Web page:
COVID booster dose and needle phobia

Are you approaching the third or fourth dose of the VIDOC vaccine and you feel very afraid? You have not yet been vaccinated and you have gone through very negative situations and do not want to go and get it? You feel ashamed of what you feel and do not want to discuss it with your family or people you know? You understand that your fear is disproportionate, but you cannot do anything about it? When images of people getting vaccinated appear on TV, do you cover your eyes, get tense or want to leave? In short, are you too afraid of getting vaccinated for fear of having a bad time or fainting? Does this happen to a loved one? We are probably talking about a phobia.

What is a phobia?

A phobia is an intense and progressive fear or anxiety about a certain object, animal, activity or situation that offers little or no real danger. Is it normal to have phobias? No, it is not normal, but it is probable. In fact, 10% of the population suffers from a phobia, being the anxiety disorder most often seen in the office. Phobia is easily treated and with very good results. Treatments have advanced a lot using virtual reality as part of the treatment.

What are the most common phobias?

The most common phobias are the following:

  • Being in places where it is difficult to escape, such as crowds, bridges, or being alone outdoors.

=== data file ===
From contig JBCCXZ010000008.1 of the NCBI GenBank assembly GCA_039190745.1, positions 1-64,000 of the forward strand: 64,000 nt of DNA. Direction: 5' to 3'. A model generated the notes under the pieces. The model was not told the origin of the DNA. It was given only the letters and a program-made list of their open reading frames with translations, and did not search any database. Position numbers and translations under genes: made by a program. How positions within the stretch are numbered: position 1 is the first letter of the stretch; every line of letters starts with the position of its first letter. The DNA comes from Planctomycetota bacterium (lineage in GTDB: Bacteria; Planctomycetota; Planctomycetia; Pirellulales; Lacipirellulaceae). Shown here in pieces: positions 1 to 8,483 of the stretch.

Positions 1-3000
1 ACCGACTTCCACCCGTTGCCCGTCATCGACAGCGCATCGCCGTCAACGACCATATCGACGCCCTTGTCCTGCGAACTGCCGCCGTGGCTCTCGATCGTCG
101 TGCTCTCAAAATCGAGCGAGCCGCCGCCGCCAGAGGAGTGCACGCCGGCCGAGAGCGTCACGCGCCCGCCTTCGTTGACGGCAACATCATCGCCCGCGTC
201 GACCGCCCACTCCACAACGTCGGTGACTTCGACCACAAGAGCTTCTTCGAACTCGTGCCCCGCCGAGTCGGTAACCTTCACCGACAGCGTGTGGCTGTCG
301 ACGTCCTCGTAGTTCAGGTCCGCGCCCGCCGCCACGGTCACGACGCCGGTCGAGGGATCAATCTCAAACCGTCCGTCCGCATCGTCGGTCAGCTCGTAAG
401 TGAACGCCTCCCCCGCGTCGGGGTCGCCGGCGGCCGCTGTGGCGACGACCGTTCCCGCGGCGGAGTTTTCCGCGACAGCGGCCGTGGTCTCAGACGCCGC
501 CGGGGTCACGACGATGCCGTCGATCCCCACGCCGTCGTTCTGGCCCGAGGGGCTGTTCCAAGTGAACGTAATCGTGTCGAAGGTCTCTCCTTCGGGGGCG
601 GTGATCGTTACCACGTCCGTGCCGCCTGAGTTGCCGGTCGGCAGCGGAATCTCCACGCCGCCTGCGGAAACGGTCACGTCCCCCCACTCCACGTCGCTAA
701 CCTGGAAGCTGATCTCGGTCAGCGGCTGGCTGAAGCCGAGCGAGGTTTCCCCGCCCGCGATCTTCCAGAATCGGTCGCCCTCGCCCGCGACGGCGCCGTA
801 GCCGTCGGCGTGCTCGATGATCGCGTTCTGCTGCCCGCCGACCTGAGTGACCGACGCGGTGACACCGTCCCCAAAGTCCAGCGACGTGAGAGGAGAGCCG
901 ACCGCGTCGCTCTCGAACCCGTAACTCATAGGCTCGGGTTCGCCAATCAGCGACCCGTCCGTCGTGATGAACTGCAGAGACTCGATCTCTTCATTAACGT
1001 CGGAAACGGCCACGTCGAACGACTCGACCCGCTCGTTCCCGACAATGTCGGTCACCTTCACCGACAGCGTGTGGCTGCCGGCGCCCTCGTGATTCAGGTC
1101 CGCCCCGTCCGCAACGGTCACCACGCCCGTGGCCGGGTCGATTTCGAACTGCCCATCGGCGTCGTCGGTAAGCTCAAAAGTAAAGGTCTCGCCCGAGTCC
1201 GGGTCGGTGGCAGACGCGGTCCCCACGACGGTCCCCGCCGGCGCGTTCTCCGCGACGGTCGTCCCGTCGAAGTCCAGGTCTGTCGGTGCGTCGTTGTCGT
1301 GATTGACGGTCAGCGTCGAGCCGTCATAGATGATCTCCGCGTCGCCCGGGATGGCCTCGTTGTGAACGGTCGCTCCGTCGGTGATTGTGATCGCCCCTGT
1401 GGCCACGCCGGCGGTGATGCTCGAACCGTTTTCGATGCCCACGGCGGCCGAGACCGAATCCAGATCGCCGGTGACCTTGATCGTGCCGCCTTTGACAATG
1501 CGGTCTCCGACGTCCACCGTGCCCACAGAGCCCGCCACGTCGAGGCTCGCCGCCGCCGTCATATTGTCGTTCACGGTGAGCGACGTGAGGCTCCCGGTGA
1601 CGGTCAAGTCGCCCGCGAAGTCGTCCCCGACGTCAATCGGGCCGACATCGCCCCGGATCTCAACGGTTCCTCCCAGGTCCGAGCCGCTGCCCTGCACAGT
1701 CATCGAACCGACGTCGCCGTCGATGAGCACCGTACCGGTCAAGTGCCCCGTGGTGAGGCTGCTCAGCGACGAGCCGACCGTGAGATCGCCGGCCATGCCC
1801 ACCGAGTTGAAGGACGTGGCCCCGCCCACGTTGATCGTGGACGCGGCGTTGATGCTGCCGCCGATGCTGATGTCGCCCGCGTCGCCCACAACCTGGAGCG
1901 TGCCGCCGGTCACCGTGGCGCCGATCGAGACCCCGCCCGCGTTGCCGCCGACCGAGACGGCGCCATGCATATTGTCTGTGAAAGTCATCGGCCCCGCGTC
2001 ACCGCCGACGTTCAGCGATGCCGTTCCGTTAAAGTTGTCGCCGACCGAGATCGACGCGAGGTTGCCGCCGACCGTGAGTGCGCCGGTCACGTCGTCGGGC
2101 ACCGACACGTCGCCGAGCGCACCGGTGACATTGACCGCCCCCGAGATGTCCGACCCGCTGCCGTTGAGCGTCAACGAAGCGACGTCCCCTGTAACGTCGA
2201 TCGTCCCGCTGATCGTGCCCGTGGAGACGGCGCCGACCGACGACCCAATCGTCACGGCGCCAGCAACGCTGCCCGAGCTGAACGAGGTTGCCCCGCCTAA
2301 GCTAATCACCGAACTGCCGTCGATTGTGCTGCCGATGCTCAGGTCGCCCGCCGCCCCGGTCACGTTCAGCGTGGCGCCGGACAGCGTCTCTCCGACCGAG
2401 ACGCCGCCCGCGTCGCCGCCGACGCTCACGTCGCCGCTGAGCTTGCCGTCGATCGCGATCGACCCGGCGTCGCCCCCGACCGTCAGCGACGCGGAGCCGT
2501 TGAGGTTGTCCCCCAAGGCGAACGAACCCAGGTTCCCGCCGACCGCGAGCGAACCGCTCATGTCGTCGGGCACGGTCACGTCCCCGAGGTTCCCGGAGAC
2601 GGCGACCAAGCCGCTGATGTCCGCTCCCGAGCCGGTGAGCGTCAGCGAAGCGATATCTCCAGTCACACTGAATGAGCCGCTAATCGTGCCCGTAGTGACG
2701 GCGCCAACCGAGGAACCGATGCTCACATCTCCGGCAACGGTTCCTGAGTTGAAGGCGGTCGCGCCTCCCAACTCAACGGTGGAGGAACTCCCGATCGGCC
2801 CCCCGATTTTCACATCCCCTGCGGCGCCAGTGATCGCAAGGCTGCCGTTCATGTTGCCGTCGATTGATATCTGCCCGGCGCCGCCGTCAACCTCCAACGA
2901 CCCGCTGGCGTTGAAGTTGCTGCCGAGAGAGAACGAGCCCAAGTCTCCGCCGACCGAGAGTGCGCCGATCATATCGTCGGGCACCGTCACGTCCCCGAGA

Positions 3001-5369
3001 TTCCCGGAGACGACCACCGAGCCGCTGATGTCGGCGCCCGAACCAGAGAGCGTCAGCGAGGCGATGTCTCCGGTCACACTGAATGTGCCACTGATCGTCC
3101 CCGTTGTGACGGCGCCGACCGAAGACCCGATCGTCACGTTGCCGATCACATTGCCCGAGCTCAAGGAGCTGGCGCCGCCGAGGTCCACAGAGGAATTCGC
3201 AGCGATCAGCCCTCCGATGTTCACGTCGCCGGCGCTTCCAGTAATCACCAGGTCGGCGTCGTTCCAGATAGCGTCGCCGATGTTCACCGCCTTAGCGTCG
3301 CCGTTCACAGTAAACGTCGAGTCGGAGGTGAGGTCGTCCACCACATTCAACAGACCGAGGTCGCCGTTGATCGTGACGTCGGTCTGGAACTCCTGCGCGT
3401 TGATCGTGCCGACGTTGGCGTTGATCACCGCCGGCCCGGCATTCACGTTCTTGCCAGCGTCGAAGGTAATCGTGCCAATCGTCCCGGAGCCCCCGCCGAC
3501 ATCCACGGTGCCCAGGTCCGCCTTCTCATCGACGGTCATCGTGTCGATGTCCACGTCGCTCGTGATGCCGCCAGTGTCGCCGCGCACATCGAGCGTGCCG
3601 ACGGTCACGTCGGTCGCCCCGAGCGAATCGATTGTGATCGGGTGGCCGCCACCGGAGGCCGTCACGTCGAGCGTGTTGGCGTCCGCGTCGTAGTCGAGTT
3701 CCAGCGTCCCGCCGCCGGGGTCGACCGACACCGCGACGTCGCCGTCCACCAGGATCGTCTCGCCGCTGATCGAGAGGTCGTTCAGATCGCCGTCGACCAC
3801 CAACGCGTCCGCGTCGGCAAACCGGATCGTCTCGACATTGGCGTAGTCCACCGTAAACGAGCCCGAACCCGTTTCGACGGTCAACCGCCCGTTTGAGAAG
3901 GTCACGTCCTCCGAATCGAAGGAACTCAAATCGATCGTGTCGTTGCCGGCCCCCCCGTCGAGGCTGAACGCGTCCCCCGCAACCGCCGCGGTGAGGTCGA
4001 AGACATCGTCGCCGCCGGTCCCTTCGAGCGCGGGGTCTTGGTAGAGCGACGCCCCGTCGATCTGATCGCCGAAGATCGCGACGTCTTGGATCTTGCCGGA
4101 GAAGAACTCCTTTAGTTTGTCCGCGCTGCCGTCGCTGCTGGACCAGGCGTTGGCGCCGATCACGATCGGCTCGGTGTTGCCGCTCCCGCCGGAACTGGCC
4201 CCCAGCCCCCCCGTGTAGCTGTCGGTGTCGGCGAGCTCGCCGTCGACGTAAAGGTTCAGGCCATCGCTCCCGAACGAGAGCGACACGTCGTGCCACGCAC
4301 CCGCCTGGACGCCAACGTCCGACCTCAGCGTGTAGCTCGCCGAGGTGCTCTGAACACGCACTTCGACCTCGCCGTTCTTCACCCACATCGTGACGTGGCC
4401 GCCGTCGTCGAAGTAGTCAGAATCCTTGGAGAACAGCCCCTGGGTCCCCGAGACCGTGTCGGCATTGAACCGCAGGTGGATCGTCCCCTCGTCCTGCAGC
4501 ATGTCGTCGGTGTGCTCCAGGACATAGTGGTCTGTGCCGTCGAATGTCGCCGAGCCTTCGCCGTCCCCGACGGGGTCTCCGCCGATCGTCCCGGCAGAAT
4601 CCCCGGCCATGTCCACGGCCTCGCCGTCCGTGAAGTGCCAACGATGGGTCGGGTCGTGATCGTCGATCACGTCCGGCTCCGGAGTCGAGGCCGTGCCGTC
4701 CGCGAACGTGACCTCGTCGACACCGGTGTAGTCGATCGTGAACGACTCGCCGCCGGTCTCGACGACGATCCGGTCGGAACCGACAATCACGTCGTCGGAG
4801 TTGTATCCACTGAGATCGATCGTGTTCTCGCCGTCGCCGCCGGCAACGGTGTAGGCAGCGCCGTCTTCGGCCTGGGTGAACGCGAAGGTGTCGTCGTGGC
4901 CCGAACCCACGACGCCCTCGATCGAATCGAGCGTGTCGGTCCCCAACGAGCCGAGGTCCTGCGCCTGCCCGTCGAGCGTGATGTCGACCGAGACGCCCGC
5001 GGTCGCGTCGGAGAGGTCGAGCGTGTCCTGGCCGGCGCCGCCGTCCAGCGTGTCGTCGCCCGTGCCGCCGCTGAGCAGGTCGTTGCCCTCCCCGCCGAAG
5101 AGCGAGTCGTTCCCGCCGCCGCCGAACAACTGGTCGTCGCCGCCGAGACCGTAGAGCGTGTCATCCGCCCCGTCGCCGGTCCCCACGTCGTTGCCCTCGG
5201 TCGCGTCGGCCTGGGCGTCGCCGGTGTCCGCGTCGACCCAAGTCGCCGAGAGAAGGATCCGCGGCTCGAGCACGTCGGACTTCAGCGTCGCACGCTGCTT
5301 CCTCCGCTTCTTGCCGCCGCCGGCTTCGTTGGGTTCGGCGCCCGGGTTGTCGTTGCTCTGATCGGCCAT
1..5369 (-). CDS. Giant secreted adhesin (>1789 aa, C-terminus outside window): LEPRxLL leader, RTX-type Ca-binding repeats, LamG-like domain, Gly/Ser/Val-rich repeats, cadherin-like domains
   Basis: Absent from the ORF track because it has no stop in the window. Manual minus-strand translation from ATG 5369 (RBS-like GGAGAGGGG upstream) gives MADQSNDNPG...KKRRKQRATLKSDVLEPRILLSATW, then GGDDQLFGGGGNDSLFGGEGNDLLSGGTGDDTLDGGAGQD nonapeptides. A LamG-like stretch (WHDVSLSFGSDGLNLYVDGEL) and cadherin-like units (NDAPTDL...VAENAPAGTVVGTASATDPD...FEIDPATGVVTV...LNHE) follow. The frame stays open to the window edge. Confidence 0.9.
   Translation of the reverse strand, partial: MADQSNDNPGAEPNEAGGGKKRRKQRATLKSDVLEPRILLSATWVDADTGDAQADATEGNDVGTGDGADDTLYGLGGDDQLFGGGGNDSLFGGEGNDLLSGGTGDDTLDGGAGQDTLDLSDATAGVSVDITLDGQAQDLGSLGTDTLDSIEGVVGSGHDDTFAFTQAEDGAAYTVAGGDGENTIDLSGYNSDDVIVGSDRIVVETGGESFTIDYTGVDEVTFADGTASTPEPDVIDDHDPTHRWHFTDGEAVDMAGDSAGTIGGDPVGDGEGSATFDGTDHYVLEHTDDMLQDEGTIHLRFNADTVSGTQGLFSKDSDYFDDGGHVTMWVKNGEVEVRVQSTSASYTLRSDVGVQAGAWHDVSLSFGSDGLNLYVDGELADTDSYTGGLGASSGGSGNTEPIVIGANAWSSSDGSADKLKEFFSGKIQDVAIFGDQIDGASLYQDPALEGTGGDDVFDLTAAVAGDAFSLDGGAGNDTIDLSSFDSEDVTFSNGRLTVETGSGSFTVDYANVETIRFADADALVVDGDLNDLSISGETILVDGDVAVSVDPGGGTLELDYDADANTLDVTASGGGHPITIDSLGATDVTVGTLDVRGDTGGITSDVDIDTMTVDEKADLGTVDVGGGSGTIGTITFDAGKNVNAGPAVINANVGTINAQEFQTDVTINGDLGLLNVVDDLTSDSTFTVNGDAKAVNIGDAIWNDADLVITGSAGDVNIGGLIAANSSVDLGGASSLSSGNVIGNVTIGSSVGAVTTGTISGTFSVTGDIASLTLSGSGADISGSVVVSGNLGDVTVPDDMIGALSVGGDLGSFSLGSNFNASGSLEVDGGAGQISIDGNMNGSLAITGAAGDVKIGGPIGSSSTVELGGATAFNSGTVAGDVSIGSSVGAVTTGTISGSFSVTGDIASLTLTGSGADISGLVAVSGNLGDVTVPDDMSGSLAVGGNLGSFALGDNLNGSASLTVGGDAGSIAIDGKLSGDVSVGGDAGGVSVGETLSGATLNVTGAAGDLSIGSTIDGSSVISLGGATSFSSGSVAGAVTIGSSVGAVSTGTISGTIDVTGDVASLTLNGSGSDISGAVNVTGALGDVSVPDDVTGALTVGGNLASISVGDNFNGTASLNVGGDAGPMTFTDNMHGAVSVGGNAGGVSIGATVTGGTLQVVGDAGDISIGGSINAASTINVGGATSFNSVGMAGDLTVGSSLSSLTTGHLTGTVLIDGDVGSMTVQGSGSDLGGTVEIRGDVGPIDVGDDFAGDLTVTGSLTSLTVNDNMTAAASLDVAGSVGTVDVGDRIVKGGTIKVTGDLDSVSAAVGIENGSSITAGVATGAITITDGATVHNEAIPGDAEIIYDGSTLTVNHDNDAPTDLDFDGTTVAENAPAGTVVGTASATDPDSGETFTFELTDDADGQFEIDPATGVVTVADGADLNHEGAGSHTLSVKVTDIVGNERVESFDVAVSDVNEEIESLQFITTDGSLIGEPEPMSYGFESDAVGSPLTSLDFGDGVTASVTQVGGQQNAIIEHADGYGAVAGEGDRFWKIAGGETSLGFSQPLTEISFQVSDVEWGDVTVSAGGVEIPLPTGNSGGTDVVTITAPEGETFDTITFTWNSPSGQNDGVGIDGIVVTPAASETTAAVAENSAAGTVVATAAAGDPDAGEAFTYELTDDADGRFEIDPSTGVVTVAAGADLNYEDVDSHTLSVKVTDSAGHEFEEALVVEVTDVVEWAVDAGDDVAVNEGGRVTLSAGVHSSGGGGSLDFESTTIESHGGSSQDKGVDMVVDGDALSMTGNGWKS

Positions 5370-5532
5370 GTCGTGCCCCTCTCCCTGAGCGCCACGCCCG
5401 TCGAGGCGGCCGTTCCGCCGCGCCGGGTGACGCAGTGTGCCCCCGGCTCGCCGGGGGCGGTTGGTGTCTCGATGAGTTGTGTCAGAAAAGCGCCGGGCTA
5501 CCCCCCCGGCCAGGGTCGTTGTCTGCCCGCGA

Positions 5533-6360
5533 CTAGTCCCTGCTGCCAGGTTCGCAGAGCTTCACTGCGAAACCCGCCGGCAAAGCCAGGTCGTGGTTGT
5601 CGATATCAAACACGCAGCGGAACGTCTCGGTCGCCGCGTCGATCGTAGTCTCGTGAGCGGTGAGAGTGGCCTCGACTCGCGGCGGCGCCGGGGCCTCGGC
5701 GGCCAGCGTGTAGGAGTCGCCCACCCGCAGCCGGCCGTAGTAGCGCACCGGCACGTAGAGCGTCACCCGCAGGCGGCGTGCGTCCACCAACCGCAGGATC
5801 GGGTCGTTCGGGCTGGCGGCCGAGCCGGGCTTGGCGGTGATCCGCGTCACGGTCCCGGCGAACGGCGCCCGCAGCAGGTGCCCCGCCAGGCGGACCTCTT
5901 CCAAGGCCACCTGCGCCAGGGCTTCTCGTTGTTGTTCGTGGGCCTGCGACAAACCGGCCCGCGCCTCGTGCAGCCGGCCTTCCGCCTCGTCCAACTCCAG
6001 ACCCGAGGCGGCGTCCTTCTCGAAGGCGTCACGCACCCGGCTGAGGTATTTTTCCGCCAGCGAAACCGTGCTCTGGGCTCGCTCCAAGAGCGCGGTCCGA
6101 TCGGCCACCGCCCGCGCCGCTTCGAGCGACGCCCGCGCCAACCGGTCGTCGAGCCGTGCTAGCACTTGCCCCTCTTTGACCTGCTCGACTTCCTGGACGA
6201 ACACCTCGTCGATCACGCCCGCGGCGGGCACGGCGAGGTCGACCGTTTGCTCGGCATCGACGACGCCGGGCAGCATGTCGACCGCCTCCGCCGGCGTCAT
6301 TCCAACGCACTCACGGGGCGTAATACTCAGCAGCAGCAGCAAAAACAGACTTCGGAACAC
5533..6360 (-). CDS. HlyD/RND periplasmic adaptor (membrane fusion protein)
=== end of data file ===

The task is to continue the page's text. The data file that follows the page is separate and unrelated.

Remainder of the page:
• Blood, injections and other medical procedures.
  • Certain animals, such as dogs, spiders or snakes.
  • Enclosed spaces.
  • Flying.
  • High places.
  • Insects or spiders.
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Is there a specific profile of people with a tendency to have phobias?

People who are more sensitive or have a tendency to sadness, people who are overprotected or have problems regulating their anxiety are more prone to suffer from phobias, as well as people who have gone through some traumatic experience related to the situation, object or situation related to their phobia.

Is it normal to have a phobia of the third dose of the COVID vaccine?

It can happen, it is not normal, but people who have had a negative experience are at higher risk. If we have had a bad experience, if we have been given negative information about vaccination, if we know of a family member who has had a bad experience, if at the time of vaccination we hear or see a person who feels unwell, there may be conditions for vaccination to end up being a very negative situation. We must not forget that this is not enough, it is also normal that it occurs in greater proportion in people who are more worried and who anticipate more negative situations, even without having any evidence.
Needle phobia is included in a specific group of phobias and is characterized by feeling a very intense and persistent fear that is totally unrelated to the situation that provokes it. People who have this phobia understand that their fear is uncontrollable, but they cannot do anything to feel better. This phobia can generate an important limitation in people who suffer from it, avoiding medical check-ups, not going to health centers, not being able to accompany family members to medical appointments and even not attending regular check-ups with the dentist.